When we look at Osteoporosis itself there are various studies into the effects of LLLT treatment, both directly on osteoporosis and indirectly on osteoporotic related conditions [59-67] – all with very positive outcomes. One of the studies in particular, by Kulyakovich (2007) in the Ukraine, demonstrated the effects of light, magnetism, and microwaves, in the improvement of osteoporosis in 180 cases. All 180 cases showed a significant increase in bone mass density with no post treatment fractures in a five year period. His treatment methods are based on treating the body as a whole rather than any specific causative agent. 
Not only has LLLT been found effective in the treatment of bone, so too have ultrasound and magnetic therapies. Ultrasound therapy has been found beneficial in bone cellular processes [69, 70] in the healing of fractures both normal  and non-union. [18, 72]
Magnetic therapy has been found beneficial for treating bone fractures  as well as for improving bone mass densities including in osteoporotic conditions. [74-77]
In addition to these therapies being used on their own, they have also been used in various combinations in the treatment of bone – all with beneficial results. [78-80] In conjunction with all of this there is also a vast body of literature, only in Russian, on the effectiveness of Magnetic Infrared Laser therapy (MIL therapy).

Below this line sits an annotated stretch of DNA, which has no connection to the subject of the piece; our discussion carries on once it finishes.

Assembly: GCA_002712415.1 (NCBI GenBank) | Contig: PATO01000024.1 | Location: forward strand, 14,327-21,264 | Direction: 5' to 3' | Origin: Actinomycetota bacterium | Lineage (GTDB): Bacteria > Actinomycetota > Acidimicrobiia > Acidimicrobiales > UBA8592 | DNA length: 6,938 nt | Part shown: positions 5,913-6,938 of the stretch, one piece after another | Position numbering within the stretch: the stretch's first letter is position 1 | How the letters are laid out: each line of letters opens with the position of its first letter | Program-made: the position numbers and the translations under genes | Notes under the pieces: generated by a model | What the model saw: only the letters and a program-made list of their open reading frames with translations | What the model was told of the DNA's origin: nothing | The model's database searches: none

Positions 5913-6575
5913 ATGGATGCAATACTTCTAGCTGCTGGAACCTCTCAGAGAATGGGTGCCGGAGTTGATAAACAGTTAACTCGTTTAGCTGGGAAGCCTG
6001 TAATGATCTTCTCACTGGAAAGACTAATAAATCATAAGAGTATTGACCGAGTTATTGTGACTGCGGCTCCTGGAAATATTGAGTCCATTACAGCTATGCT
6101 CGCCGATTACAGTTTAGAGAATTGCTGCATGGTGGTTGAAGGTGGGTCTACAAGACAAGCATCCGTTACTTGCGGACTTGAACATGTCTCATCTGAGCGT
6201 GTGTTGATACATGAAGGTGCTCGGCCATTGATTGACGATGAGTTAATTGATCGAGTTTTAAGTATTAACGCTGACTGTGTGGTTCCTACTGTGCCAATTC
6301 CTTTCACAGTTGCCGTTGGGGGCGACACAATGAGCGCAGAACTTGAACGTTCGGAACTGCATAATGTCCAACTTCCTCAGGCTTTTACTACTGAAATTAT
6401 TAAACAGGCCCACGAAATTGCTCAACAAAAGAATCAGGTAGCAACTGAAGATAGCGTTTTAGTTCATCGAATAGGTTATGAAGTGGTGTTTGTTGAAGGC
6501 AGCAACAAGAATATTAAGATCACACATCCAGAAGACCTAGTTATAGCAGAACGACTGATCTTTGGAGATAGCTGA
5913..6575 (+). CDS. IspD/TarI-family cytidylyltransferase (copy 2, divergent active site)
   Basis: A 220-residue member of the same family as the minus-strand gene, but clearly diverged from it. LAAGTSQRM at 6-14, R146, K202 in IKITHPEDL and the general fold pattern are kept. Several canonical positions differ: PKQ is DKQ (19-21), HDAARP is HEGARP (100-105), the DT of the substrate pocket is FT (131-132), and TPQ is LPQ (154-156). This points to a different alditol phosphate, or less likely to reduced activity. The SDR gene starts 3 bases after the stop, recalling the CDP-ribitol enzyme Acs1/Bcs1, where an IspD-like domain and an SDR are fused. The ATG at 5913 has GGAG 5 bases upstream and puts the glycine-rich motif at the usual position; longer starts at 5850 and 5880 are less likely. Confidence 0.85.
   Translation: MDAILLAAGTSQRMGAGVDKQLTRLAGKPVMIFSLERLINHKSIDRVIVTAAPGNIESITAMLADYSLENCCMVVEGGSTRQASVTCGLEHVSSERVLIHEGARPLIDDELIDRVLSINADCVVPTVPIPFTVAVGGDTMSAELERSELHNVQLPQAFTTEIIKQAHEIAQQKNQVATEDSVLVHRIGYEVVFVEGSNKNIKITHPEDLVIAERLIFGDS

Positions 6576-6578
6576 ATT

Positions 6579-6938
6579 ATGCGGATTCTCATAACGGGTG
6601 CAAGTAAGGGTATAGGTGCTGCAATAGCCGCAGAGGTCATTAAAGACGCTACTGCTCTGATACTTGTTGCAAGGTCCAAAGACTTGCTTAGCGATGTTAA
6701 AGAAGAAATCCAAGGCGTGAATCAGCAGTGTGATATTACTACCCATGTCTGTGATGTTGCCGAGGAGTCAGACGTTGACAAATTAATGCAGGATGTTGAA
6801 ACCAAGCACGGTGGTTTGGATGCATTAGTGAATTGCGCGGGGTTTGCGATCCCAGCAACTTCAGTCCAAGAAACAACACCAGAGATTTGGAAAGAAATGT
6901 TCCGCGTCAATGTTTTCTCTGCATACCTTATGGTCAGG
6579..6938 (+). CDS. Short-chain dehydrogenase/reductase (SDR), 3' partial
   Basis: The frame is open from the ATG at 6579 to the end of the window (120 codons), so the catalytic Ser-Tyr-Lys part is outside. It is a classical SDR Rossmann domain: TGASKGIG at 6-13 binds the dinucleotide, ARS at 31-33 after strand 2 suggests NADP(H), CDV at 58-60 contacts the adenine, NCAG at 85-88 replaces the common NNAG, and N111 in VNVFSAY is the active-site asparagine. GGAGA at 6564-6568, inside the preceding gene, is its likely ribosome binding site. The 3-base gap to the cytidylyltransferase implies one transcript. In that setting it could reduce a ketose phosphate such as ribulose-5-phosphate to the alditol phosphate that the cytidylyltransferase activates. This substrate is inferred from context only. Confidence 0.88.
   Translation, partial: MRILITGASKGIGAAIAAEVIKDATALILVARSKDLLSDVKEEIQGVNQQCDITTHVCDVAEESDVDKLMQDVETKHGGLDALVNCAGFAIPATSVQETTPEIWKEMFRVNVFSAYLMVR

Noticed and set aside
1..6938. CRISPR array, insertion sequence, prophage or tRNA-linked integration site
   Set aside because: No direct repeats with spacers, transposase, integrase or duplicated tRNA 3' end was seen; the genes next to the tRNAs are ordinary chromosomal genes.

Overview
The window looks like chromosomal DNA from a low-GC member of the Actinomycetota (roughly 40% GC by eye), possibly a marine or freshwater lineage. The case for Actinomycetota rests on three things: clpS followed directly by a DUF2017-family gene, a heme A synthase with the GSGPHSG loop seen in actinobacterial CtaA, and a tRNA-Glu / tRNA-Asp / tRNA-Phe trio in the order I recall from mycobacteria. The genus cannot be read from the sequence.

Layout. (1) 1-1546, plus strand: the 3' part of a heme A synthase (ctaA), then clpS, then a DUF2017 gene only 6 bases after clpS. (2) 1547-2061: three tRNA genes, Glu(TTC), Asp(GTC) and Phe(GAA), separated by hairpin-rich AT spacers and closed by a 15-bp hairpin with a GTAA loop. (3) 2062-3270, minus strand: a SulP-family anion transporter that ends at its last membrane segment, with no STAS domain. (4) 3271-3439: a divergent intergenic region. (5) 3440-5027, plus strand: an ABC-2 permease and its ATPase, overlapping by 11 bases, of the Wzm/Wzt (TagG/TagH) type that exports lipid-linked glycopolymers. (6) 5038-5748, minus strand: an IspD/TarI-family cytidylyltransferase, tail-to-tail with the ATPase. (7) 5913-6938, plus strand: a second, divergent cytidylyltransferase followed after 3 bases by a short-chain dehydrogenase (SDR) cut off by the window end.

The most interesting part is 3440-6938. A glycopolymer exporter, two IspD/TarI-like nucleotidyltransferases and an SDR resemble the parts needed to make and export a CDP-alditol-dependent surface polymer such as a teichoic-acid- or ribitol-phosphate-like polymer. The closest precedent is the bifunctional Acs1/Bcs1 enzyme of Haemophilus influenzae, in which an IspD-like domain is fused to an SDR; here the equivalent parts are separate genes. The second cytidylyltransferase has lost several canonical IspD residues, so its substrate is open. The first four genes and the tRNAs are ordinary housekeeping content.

CoMra-Therapy for Osteoporosis
Radiant Life Technologies introduced coMra–Therapy as a new breakthrough in the world of medicine. It combines already established therapies; LLLT [22-27, 29-32, 81-85], coloured light therapy [87-91], magnetic therapy [20, 21, 73-77, 92-94] and ultrasound therapy [18, 19, 69-72, 95-97] into one. CoMra–Therapyis employed via the Delta low level laser. CoMra–Therapy addresses the organism as a whole and thus is not specifically directed toward any one causative agent. It can therefore be used to treat a wide array of medical diseases and conditions.
Although Osteoporosis is a disease that primarily affects the bones, there are numerous bodily systems involved, and therefore for treatment to be effective it needs to address both bone health directly, and also the overall body homeostasis that influences bone health. This case study was undertaken to investigate the effectiveness of coMra–Therapy in the treatment of Osteoporosis, with treatment directed at both the bones directly as well as other bodily systems influencing bone health.